Special Warfare and Combat Rescue Airmen demonstrate ACE capabilities

  • Published
  • By 355th Wing Public Affairs
  • 355th Wing Public Affairs

The 355th Wing demonstrated the ability to employ special warfare teams and combat rescue aircraft to execute agile combat employment operations in support of unmanned aircraft systems.

During Exercise Agile Angel, a team of special warfare Airmen assigned to the 48th Rescue Squadron, conducted a low-visibility ground infiltration to rapidly establish and control an austere landing zone and a forward arming and refueling point while mitigating the risk of enemy detection.

The exercise leveraged HC-130J Combat King II aircraft and FARP capabilities originally developed for the combat rescue mission, to airlift munitions, fuel, and maintenance support for an MQ-9 Reaper unmanned aerial vehicle, assigned to the 27th Special Operations Wing. The team executed an integrated combat turn for the MQ-9 and were then re-tasked to launch in support of a combat search and rescue mission.

The main objectives of Exercise Agile Angel were to execute at speed with a small number of personnel and with minimal active communications, which are all critical requirements to successfully execute ACE operations in a contested environment.  Additionally, the SWT employed a locally developed resilient mesh-network with over-the-horizon communications capabilities to command and control the entire operation.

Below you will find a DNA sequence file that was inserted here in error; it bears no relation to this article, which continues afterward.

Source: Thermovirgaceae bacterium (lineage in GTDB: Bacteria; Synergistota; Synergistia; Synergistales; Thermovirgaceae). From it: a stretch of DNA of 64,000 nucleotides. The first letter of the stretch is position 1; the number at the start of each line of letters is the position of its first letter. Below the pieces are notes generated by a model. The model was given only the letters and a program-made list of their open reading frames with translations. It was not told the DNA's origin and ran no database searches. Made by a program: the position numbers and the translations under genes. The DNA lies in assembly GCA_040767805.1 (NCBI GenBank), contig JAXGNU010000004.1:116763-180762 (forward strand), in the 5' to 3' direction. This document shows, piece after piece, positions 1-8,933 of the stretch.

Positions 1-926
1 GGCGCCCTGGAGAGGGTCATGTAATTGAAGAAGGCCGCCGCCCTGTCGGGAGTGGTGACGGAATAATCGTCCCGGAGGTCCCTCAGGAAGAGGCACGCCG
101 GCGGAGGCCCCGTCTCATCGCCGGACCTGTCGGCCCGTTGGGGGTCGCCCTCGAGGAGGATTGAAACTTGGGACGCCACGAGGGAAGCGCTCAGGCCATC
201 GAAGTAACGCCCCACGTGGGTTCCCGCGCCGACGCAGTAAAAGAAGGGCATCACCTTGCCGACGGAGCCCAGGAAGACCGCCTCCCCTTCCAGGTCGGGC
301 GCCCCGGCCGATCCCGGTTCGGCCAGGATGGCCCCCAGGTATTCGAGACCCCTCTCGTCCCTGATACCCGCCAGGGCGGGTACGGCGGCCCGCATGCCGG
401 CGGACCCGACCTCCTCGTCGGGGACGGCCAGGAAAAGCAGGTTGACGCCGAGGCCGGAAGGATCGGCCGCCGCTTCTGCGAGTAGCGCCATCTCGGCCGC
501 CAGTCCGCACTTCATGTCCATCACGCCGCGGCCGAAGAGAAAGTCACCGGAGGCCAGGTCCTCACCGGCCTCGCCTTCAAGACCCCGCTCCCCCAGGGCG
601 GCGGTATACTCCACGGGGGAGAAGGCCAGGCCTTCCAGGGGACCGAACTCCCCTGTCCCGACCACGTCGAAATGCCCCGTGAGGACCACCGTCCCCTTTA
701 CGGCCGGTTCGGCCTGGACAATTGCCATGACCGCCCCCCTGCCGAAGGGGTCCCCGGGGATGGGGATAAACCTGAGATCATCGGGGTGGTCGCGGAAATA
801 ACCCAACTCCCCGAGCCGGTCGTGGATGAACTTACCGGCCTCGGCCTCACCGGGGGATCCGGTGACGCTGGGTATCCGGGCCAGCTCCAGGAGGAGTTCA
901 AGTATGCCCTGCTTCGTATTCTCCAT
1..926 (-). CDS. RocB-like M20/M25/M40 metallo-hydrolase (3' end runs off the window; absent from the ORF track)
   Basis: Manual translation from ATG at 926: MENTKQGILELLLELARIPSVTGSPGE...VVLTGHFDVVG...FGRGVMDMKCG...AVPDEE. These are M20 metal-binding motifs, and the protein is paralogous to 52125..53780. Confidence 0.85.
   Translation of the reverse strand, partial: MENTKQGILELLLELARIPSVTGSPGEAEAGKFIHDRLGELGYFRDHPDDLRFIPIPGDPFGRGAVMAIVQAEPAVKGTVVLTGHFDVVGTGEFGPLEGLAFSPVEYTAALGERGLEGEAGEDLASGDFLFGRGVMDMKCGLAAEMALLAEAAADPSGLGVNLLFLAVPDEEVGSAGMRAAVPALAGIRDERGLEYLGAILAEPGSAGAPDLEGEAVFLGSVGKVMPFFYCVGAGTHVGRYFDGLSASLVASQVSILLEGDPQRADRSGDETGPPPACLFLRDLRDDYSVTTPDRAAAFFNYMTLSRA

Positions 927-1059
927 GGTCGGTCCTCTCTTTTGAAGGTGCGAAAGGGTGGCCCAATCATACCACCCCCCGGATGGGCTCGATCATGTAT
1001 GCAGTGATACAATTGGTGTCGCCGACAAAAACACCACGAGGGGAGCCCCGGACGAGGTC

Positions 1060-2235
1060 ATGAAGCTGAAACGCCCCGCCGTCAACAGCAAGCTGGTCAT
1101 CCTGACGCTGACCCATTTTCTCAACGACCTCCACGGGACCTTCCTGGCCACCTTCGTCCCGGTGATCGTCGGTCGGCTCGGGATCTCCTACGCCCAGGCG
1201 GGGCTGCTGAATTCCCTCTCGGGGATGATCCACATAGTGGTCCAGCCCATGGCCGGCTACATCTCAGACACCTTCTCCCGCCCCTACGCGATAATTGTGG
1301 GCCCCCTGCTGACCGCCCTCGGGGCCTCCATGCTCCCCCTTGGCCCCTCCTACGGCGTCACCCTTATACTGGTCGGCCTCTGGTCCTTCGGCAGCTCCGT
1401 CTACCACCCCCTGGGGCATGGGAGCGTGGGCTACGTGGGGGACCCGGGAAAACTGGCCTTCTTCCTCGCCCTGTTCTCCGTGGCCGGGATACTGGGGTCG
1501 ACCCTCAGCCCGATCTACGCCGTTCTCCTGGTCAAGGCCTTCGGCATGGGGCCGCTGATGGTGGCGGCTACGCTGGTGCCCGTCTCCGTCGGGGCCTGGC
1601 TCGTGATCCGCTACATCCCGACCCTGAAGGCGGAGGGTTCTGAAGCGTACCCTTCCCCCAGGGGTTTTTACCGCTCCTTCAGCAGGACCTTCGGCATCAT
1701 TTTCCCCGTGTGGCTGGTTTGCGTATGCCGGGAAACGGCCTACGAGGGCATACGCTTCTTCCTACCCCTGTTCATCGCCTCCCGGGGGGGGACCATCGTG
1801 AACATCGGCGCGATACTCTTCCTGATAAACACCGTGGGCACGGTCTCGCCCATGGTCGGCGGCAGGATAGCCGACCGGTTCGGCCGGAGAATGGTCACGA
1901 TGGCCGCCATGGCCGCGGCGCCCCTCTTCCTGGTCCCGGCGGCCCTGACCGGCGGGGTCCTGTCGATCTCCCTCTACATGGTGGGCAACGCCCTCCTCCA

Furthermore, the exercise demonstrated that a small element of special warfare, combat rescue, fuels, ammunition, and maintenance Airmen with multi-capable skills, led by an O-3 and an E-7 operating under mission type orders, can be a highly agile maneuver force capable of delivering operational level effects.

 “War is changing,” said U.S. Air Force Captain Aaron Smith, 48th Rescue Squadron combat rescue officer. “We have new emerging threats. The tactics of the past 20 years will not work. We need to integrate and expand our capabilities.”

The 48th RQS recently established their first SWT, combining pararescue, tactical air control party, survival, evasion, resistance, and escape, and special warfare mission support Airmen to execute a wide range of Air Force missions.  These highly capable teams are being designed to operate under the control of future combat Wings to execute their legacy joint fires integration, global access, and personnel recovery missions, while also delivering ACE, tactical C2, sensing, and multi-domain effects for the Air Component commander.

“These are truly exciting times for our Airmen,” said U.S. Air Force Col. Jose Cabrera, 563rd Rescue Group commander. “Their resourcefulness and willingness to step outside of traditional roles is exactly what the Air Force needs for the future fight.”